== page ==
Beginning Your Beginning

5524669257_ab67585fd0_zYour fingers are itching to get to the computer. (Or notebook, or typewriter, or cave wall. Whatever your thing is.) There are so many ideas and worlds and people swirling inside that creative head of yours that you feel you’ll explode if you don’t let some of them out.

I know. I get it. You’re anxious to start, anxious to explore. When I’m about to start a new project, I’m always in a rush. Putting on the breaks and slowing down to actually think is not something that comes naturally to me. I tend to rush head-first into projects.

It is the nature of the impatient writer. You’re anxious to get it written, to get it out, even if it ends up being a little sloppy. And that’s fine – this is the first draft, after all.

However, first draft or no, there is one section that you should take a little bit more time with. Your beginning. More specifically, your first couple of scenes.

During the first draft, I almost never go back and re-write scenes. I save that process for the second draft and revision stages. But it will usually take me a few tries before I let the first scene be.

So before you open your laptop (or find the nearest cave) here is something to keep in mind:

Your beginning will set the stage for the entirety of your novel.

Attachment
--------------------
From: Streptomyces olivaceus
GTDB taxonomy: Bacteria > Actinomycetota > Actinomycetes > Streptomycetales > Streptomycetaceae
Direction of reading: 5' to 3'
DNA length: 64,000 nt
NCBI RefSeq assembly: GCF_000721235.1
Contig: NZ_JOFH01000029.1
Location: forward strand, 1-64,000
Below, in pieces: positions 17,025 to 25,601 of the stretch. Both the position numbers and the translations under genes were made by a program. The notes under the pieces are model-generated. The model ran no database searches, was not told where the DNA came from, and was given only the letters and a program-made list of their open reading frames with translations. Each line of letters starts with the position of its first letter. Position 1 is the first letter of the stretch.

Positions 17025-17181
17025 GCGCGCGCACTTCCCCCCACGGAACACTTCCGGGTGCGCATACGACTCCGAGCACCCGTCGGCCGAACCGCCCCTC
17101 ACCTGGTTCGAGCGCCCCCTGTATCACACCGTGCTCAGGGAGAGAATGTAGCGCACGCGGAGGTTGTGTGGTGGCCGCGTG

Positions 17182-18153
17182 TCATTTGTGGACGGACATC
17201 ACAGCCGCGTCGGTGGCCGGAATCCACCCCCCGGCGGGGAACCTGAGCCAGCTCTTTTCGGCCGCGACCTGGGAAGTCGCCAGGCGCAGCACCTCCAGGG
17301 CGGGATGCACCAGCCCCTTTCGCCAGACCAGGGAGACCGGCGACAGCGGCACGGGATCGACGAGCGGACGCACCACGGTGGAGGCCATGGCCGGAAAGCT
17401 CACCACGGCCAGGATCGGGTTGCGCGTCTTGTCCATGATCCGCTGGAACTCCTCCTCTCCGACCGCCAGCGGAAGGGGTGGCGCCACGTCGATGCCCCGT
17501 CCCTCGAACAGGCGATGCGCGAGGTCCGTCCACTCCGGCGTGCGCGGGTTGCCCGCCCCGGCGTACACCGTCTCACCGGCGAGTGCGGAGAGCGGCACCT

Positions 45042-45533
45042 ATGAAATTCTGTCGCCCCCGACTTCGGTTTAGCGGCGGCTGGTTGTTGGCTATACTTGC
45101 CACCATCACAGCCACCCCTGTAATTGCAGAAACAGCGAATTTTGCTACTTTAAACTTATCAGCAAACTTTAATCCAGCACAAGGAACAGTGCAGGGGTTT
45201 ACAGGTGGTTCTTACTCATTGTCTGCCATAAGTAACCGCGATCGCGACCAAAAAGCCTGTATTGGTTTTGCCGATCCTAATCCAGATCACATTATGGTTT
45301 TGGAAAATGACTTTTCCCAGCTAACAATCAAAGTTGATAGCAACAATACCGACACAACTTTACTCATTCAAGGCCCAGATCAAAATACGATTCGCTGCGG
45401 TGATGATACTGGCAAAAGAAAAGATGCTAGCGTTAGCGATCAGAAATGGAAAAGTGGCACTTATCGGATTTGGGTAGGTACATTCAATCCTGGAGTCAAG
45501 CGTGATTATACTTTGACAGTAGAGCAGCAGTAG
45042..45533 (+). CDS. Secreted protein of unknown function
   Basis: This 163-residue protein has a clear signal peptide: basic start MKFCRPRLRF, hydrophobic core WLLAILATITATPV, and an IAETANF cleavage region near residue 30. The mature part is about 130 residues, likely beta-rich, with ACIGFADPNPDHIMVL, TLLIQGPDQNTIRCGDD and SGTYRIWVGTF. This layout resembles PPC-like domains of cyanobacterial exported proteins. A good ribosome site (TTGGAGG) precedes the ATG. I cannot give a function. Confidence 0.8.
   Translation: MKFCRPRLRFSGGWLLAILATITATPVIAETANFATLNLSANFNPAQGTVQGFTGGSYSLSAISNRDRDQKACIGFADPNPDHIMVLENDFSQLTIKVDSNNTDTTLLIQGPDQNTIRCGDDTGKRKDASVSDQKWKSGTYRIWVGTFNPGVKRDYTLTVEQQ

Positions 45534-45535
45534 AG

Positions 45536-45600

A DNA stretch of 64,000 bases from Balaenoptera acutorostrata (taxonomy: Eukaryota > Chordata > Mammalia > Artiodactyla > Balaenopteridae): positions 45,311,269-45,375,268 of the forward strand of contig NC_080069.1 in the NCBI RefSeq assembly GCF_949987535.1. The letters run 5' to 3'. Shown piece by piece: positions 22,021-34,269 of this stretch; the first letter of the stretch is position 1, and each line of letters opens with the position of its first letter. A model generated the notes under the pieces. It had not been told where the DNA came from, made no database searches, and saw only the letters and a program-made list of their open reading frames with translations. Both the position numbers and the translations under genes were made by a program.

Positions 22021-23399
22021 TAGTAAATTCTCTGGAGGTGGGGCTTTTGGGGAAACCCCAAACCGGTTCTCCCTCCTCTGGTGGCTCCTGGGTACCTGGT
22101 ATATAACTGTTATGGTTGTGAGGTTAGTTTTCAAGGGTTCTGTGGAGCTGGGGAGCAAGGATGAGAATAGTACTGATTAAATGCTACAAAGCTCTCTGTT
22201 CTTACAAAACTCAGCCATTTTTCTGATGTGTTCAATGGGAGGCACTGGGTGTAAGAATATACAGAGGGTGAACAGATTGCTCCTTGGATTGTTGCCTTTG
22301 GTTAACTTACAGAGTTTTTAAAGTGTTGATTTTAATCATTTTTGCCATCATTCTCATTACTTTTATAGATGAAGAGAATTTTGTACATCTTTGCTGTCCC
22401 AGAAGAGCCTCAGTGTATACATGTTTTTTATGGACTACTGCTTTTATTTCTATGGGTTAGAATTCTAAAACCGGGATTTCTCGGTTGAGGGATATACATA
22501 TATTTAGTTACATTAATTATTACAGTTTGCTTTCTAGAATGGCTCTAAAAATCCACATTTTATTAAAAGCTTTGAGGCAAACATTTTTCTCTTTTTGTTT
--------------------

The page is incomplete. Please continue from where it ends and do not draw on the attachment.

Everything that happens from this point forward will be influenced, in however small way, by this small point. Your beginning will create a domino effect that will ripple through the novel.

It helps set the stage, the characters, the setting and the mood, not just for the reader – but also for you.

Now, what are some things to consider when crafting a good beginning?


This is fairly obvious. If possible, you should try to introduce your MC in the beginning. Tell us who they are, what they are like. Are they good or bad? Serious, or light-hearted? We obviously aren’t going to know everything about them, but we should have a general idea of what they are like.


Unless you have started your beginning too ‘early’, your opening should have some relevance to the plot. It can be kind of tricky to figure out where you should begin, and should be given some thought.


What world does the story take place in? Earth? Mars? A distant planet, or a Fantasy Kingdom? Perhaps a world where marshmallows are the dominant race? Whatever it is, it is important that it is established in the opening.


Finally, ask yourself: what kind of story am I writing? When you come up with an answer, make sure you portray that in your beginning. If your story has a lot of high-profile action, consider opening with some form of action.

At this stage, your reader is going to be forming opinions about your story, including what kind of story they should expect. You certainly want to surprise them, but you want to make sure you don’t give the wrong impression. This will lead to disappointment.

Whew. That’s a lot to put in such a short amount of space, isn’t it? But it’s important to take your time on it – your story will thank you later. This is your reader’s first introduction to your story, after all. And it’s important to remember that it’s not just theirs – it’s yours as well.

For more reading about beginnings, I would recommend K.M Weilend’s “Structuring Your Novel”. I’m not all the way through it yet, but it’s been a great read so far!

What about you? How would you say is the right way to ‘begin your beginning?’ Is there anything that you’d like to add?

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